Turning our workforce attention inwards, we found ourselves wanting in a number of important people-management areas.  A staff engagement survey revealed our shortfalls and as a result, our Staff Development Program was created. This initial survey has also provided a baseline against which to measure the success of any initiatives we identified.  Our focus for improvement went to supporting our middle managers, the staffing group who are known to have the most influence over organisational success.

Research shows that highly skilled and motivated managers lead to an engaged and productive workforce.  This staffing group are diverse, with varying professional skills and experience.  We tapped into using their strengths to upskill their peers, while acknowledging that in healthcare, people are often promoted on merit, but often lack formal leadership training.  A management and leadership program was created called ‘Great Managers, Great Results’, comprising of several modules, many of which are run by members of the management group.

Uptake has been impressive and feedback in evaluation forms is consistently positive.  A broader staff development program has now also been implemented, with a strong focus on e-Learning modules, which allow staff to complete courses at a time and pace that suits them.  In addition, we have the Collaborative Health Education and Research Centre (CHERC) on site, producing a number of our e-Learning models, as well as a Psychiatric professional development unit.  Our approach is that a diverse staffing group such as ours needs a professional development model that inspires people with different learning needs, styles and skills.

Ongoing improvement is being provided to role clarity and embedding our performance management framework.  We reviewed corporate orientation and induction and tightened our e-Credentialing to ensure staff maintain their required skillset.

We have recently introduced leader rounding to seek information from individual team members.  Our rounding script helps managers learn about what is working well, where improvements can be made and to highlight resource issues.  The information gathered is used to identify solutions and importantly, to uncover our hidden heroes, who are worthy of special acknowledgement for work well done.  Managers have been provided with branded thank you cards to write messages of thanks and appreciation to their staff and colleagues – a simple, but effective way of providing positive feedback that can really make employees feel valued.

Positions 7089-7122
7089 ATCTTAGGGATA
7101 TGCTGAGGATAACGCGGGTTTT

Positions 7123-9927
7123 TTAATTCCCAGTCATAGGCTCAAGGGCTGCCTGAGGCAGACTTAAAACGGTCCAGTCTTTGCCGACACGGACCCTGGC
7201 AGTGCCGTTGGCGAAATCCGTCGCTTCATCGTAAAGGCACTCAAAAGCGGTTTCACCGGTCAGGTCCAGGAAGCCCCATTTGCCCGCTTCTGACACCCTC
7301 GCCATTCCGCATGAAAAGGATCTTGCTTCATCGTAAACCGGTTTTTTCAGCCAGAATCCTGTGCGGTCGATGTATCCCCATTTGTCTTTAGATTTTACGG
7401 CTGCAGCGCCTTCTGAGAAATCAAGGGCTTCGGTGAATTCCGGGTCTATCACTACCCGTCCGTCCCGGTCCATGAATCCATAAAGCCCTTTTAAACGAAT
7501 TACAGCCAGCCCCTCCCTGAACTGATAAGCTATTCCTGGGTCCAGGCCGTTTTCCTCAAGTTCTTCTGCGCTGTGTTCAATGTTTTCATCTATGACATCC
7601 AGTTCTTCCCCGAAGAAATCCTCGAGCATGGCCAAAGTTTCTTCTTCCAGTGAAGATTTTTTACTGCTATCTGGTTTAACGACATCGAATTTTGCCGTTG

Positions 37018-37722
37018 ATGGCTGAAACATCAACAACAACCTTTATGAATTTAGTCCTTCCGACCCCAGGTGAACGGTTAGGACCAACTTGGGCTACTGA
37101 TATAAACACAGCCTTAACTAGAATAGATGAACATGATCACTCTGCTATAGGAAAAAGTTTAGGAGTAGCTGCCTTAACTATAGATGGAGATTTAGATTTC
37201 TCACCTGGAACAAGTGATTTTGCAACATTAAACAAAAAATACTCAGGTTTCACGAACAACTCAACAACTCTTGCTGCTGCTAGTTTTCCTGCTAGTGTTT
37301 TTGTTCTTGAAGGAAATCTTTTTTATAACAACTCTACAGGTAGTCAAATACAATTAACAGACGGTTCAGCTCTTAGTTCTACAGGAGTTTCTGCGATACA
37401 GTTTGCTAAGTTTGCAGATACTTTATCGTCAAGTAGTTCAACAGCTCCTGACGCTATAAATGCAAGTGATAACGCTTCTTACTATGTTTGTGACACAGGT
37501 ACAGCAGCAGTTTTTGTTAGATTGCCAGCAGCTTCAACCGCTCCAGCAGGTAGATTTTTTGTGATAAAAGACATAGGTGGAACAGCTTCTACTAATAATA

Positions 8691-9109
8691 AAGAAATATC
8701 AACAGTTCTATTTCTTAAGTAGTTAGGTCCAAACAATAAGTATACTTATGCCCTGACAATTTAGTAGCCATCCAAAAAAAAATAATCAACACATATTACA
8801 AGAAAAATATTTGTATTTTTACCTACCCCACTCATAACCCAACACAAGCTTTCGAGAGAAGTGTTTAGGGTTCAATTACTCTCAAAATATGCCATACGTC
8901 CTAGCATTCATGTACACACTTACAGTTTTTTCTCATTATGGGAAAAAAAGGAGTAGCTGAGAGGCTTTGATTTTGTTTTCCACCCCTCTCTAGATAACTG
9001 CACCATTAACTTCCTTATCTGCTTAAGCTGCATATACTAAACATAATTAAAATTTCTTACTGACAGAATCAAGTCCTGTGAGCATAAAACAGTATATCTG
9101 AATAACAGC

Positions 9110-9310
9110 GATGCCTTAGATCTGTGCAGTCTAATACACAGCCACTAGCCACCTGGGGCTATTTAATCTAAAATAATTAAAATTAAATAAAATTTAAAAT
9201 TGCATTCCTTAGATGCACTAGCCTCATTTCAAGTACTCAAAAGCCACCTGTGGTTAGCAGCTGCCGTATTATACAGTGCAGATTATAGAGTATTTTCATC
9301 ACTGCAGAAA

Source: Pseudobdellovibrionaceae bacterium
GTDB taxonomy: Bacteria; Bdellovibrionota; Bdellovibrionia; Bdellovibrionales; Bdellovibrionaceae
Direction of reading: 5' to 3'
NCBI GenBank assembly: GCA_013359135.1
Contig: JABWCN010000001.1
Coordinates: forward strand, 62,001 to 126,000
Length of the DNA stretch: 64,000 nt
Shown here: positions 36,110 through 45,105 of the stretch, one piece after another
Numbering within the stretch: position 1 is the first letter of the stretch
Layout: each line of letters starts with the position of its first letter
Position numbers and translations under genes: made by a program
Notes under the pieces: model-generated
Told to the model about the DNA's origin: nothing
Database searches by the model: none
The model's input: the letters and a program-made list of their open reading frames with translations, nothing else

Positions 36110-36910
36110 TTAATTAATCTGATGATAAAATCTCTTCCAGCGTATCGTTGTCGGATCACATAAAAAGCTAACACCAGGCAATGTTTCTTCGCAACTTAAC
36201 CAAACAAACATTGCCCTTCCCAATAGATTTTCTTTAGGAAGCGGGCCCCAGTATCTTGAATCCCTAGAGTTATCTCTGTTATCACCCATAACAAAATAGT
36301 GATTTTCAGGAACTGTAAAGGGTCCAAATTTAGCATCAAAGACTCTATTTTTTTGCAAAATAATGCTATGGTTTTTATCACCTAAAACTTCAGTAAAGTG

In addition, we have a values-based culture, developed by and meaningful for our people.  Our values are embedded into our business plans, discussed at annual staff reviews, displayed within staff areas and available on the intranet.  These values have been translated and developed at a department level into a set of ‘Values in Action’, which apply to individual work environments and team behaviours.

Now comes the collaborative task ahead of us, in preparing for the move into the new hospital and equipping our staff to handle the change as seamlessly as possible. It will take skills, resilience, support, training and most importantly, robust planning.  Those who know me know I love to cook, so to use a cooking analogy; we need good quality ingredients, technique, the right conditions, balance, proportion and timing to succeed.

Today, Bendigo Health employs almost 3500 staff and volunteers who are caring for our community.  We need to ensure they are equipped to be the best people for the job.

Our plan is to gradually move our staff and services to the new building and while it may seem like all of our effort is directed towards the new facility and the staff that will relocate, it is important that we consider our entire workforce and the impact that this transformational change will have on everyone.  At the forefront of our mind, is the inclusion and management of the staff and services that will not move into the new facilities. Many services, both clinical and non-clinical will remain in their current locations. We also have a number of regional locations and four residential care homes that are also not part of the move, including a 200 strong contingent of staff based in Havlin Street.

Visualising 2018, ‘success’ is an engaged workforce throughout the whole organisation. One without the impact of logistics and geographical locations. Where every team, both Bendigo based and regional feels included, motivated, confident and secure in the transformation of our service. If my direct colleagues and our managers have succeeded, our workforce will be one where all staff had confidence that their employer was caring and trustworthy.

What matters now is what we are doing to make that a reality.  We have a strong strategic plan, underpinned by a vision of Healthy Communities and World Class Healthcare.  This is a vision all of our team members can relate to, regardless of their role in the new hospital project.